Traditional Scottish Songs
- The Wee Bird's Song
Here is a simple love song by William Jerdan (1782-1869) about bird song bringing two lovers together. Jerdan was the son of a minor landowner on the estates of the Duke of Roxburghe in what is now the Scottish Borders. His mother claimed descent from the Royal House of Stuart. He followed a career in journalism and became an editor of a number of papers, including the Literary Gazette, a post he held for over 30 years. In 1821 he aided in establishing the Royal Society of Literature. He was one of the founders of the Melodist's Club, for the promotion of harmony, and of the Garrick Club, for the patronage of the drama.
The Wee Bird's SongI heard a wee bird singing,
In my chamber as I lay;
The casement open swinging,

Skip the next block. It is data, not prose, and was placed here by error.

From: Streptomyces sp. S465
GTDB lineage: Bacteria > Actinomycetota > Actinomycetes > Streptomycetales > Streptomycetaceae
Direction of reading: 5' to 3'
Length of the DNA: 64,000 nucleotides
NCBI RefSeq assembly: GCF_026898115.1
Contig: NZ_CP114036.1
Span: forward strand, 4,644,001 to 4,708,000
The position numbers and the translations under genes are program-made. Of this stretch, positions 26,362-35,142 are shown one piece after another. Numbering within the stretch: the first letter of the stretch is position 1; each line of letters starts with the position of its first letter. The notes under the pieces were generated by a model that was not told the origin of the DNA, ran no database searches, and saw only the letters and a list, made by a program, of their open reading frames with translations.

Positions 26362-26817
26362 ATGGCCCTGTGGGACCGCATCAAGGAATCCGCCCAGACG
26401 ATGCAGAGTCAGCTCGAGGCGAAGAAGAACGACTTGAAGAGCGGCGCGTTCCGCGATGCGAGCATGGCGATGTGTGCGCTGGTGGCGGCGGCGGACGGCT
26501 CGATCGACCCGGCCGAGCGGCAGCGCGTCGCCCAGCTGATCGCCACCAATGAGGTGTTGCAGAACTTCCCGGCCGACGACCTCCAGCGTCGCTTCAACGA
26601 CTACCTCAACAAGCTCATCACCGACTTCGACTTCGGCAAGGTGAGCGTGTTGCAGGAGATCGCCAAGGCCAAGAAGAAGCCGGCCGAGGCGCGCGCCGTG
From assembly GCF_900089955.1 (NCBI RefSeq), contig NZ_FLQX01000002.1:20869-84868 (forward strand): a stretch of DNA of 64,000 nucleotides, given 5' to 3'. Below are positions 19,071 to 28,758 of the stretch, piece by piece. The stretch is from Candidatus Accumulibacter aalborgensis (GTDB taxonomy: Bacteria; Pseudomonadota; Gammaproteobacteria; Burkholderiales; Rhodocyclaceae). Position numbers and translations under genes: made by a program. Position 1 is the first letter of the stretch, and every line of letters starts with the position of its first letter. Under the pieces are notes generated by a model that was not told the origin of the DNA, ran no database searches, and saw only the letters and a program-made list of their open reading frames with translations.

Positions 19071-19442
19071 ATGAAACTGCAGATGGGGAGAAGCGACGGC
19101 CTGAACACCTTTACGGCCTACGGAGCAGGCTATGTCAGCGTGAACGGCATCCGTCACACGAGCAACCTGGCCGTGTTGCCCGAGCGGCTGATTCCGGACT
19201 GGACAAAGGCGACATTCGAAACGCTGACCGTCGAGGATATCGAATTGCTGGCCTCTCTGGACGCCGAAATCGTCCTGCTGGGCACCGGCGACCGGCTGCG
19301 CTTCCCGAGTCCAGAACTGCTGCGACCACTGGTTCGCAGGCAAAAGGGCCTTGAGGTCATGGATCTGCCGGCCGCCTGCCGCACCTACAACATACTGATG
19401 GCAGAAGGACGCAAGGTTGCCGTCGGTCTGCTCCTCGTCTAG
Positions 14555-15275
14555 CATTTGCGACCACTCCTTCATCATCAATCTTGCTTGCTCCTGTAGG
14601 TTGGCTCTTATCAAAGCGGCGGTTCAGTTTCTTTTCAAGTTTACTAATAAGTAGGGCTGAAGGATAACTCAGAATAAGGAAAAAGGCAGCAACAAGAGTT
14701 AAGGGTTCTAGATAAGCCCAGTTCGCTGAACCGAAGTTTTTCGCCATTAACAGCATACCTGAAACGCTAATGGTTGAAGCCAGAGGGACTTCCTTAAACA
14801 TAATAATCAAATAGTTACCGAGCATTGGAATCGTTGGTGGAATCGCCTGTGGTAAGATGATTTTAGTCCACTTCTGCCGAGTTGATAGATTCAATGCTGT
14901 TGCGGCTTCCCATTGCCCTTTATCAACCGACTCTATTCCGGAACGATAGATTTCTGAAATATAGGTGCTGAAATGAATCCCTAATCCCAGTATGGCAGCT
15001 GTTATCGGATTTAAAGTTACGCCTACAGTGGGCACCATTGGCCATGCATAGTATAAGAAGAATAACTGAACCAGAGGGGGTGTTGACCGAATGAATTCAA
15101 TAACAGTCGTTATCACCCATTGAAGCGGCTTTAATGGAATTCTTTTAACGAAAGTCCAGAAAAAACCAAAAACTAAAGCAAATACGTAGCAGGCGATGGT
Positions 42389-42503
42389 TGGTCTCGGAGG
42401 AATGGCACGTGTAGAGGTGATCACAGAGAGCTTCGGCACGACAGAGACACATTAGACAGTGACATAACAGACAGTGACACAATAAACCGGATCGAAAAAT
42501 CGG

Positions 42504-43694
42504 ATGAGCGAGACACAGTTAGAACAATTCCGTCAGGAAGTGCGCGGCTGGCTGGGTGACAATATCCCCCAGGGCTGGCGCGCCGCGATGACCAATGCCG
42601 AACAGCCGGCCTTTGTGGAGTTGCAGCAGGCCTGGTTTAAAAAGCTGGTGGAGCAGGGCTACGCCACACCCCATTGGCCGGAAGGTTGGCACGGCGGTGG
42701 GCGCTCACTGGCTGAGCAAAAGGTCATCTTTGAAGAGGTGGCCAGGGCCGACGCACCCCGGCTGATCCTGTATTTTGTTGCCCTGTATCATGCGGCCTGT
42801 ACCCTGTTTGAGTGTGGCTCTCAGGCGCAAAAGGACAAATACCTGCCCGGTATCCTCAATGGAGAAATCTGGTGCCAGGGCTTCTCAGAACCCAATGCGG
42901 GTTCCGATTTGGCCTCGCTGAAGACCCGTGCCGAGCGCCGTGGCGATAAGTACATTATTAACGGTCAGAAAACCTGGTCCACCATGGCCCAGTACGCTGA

As morning woke the day.
And the boughs around were twining,
The bright sun through them shining,
And I had long been pining,
For my Willie far away ó
When I heard the wee bird singing.
He heard the wee bird singing,
For its notes were wondrous clear;
As if wedding bells were ringing,
Melodious to the ear.
And still it rang that wee bird's song;
Just like the bellsódong-ding, ding-dong;
While my heart beat so quick and strongó
It felt that he was near!
And he heard the wee bird singing.
We heard the wee bird singing,
After brief time had flown;
The true bells had been ringing,
And Willie was my own.
And oft I tell him, jesting, playing,
I knew what the wee bird was saying,
That morn, when he, no longer straying,
Flew back to me alone.
And we love the wee bird singing.
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